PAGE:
meditation technique; Yongey Mingyur Rinpoche; ‘monkey-like mind’ (kapicitta); breathe in, breathe out

Can You Tame Your Monkey Mind? Here’s A Simple Technique

meditation technique; Yongey Mingyur Rinpoche; ‘monkey-like mind’ (kapicitta); breathe in, breathe out

Can You Tame Your Monkey Mind? Here’s A Simple Technique

In this week’s Success Newsletter, I would like to reveal the one simple yet effective way to calm and tame your monkey mind.

First a quick update:

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Are Your Friends Parasites? Do They Just Take & Feed Off You?
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Now, let’s talk about the one simple yet effective way to calm and tame your monkey mind.

Do your thoughts and inner voice drive you crazy?

Do you find yourself sometimes hopelessly responding to that voice, actually arguing or trying to overcome that voice with logic, retorts or plain will power?

We all have an inner voice and thoughts that shout out fear, guilt, blame, judgment, shame, sadness, doom, hope, cravings, and so forth.

“Just as a monkey swinging through the trees grabs one branch and lets it go only to seize another, so too, that which is called thought, mind or consciousness arises and disappears continually both day and night.” – Buddha

Your 65,000 daily thoughts, ramblings, rumination, restlessness, agitation, distraction, obsessiveness, prophecies of doom, and the incessant desire to keep moving are all the work of the monkey mind.

So, who is in charge? Is it you or your monkey mind? Here’s a technique to help you tame the monkey mind.

Many people believe that the way to tame or calm the monkey mind is to fight or resist it. Some people offer elaborate or complex suggestions to tame the monkey mind. However, you can’t block out thoughts or emotions. You can, though, calm those thoughts and emotions.

You don’t need 10 steps or 10 different techniques to desperately try and overcome the monkey mind. You just need one technique – the one suggested by Buddha, the person who coined the term ‘monkey mind’ or ‘monkey-like mind’ (kapicitta); that technique is simple meditation.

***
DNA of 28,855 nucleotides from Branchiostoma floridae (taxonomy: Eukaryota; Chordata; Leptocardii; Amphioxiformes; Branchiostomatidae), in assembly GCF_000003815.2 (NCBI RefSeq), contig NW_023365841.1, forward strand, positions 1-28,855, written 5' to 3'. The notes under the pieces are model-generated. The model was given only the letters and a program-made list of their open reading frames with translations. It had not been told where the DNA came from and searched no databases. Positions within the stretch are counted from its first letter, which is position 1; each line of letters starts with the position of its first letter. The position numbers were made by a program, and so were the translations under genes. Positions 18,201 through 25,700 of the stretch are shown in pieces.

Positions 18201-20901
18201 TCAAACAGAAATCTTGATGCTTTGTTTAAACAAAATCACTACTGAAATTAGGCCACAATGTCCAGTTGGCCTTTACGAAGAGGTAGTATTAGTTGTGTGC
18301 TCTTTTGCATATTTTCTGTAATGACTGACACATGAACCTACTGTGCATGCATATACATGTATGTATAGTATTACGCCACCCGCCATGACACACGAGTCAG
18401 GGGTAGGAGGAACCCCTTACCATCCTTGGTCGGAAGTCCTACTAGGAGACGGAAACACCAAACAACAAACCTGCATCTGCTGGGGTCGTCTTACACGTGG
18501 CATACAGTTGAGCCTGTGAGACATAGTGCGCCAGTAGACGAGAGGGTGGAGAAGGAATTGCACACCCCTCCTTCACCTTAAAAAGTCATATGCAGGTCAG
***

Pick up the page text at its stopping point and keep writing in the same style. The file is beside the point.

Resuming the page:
Before you respond with exasperation or resignation swayed by the thought that meditation is difficult, cumbersome and overwhelming, here is the technique, explained so simply by Yongey Mingyur Rinpoche, a Tibetan teacher who also oversees an international network of Buddhist meditation centers:

“We cannot block out thought and emotion. In fact, we need thought and emotion. Whether you listen or not to your monkey mind, that’s the issue. What I call ‘monkey mind’ is the mind that is chattering, pala, pala, yada, yada. So, the monkey mind is giving you an opinion. And whether you listen or not to the opinion is up to you, right?

Through meditation, what we do is, we have to make friends with the monkey mind. But how to make friends? Just giving a banana doesn’t work. So, the right method is that you need to give a job to the monkey mind. So how do you give a job to the monkey mind?

The simple meditation training is: Be aware of the breath. So, you ask the monkey mind, ‘Hello! Watch the breath.’ Monkey mind says, ‘Ah yeah. Good idea.’

And from there, be aware of the breath…breathing in, breathing out.

There’s a lot of thought that comes into the background, but don’t care [about it], no problem. As long as you don’t forget your breath, anything is okay. No need for too much concentration. Just simply be aware of your breath. Breathe in, breathe out. Even with just a couple of breaths. Therefore, we can meditate everywhere, anytime…the essence of meditation is awareness.”

Surrendering in meditation and focusing on your breath creates a relaxed brain state. Your brain waves slow down and you go into alpha brain waves beyond the analytical mind. By focusing gently on your breath and slowing down the breath, you train your mind to not respond to the crazy thoughts and voice.

From personal experience, I can attest to the fact that some days are easier than others to calm the monkey mind. However, if you do as Mingyur Rinpoche suggests, do not judge the background noise but rather, simply continue to gently focus on the breath, you will find it easier to enjoy the experience and feel relaxed, calm, peaceful and centered.

If you need extra help to release the deeper issues that fuel the obsessiveness and fear driven by the monkey mind, book a one-on-one session with me. 

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I wish you the best and remind you “Believe in yourself -You deserve the best!”

Patrick Wanis Ph.D.
Celebrity Life Coach, Human Behavior & Relationship Expert & SRTT Therapist

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